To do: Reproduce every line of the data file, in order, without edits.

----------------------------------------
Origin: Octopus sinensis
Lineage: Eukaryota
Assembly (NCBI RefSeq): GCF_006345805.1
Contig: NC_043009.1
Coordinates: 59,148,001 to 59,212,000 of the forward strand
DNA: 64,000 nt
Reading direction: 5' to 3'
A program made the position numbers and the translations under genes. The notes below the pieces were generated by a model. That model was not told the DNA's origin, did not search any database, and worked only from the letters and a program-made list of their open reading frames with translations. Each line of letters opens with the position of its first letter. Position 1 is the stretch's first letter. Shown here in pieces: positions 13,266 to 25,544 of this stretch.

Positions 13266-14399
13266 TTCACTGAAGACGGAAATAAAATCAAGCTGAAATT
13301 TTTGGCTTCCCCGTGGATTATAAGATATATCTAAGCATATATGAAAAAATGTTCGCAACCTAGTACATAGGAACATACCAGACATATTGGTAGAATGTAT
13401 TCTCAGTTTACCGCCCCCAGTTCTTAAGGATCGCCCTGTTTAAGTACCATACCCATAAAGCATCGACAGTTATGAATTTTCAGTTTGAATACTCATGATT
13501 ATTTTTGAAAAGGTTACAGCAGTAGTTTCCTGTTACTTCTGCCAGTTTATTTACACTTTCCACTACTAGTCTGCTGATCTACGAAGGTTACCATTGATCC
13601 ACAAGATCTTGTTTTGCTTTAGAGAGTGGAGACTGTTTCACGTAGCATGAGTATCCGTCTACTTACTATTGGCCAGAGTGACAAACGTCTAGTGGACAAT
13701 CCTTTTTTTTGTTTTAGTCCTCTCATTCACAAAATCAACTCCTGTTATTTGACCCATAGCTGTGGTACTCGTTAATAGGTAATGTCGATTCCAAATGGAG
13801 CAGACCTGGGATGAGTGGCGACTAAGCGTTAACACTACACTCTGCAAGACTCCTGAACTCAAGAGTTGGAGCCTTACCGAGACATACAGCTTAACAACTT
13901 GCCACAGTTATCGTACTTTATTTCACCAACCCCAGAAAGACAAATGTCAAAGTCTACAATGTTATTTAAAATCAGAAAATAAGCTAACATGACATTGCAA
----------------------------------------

Origin: Octopus sinensis
Lineage: Eukaryota
Assembly (NCBI RefSeq): GCF_006345805.1
Contig: NC_043009.1
Coordinates: 59,148,001 to 59,212,000 of the forward strand
DNA: 64,000 nt
Reading direction: 5' to 3'
A program made the position numbers and the translations under genes. The notes below the pieces were generated by a model. That model was not told the DNA's origin, did not search any database, and worked only from the letters and a program-made list of their open reading frames with translations. Each line of letters opens with the position of its first letter. Position 1 is the stretch's first letter. Shown here in pieces: positions 13,266 to 25,544 of this stretch.

Positions 13266-14399
13266 TTCACTGAAGACGGAAATAAAATCAAGCTGAAATT
13301 TTTGGCTTCCCCGTGGATTATAAGATATATCTAAGCATATATGAAAAAATGTTCGCAACCTAGTACATAGGAACATACCAGACATATTGGTAGAATGTAT
13401 TCTCAGTTTACCGCCCCCAGTTCTTAAGGATCGCCCTGTTTAAGTACCATACCCATAAAGCATCGACAGTTATGAATTTTCAGTTTGAATACTCATGATT
13501 ATTTTTGAAAAGGTTACAGCAGTAGTTTCCTGTTACTTCTGCCAGTTTATTTACACTTTCCACTACTAGTCTGCTGATCTACGAAGGTTACCATTGATCC
13601 ACAAGATCTTGTTTTGCTTTAGAGAGTGGAGACTGTTTCACGTAGCATGAGTATCCGTCTACTTACTATTGGCCAGAGTGACAAACGTCTAGTGGACAAT
13701 CCTTTTTTTTGTTTTAGTCCTCTCATTCACAAAATCAACTCCTGTTATTTGACCCATAGCTGTGGTACTCGTTAATAGGTAATGTCGATTCCAAATGGAG
13801 CAGACCTGGGATGAGTGGCGACTAAGCGTTAACACTACACTCTGCAAGACTCCTGAACTCAAGAGTTGGAGCCTTACCGAGACATACAGCTTAACAACTT
13901 GCCACAGTTATCGTACTTTATTTCACCAACCCCAGAAAGACAAATGTCAAAGTCTACAATGTTATTTAAAATCAGAAAATAAGCTAACATGACATTGCAA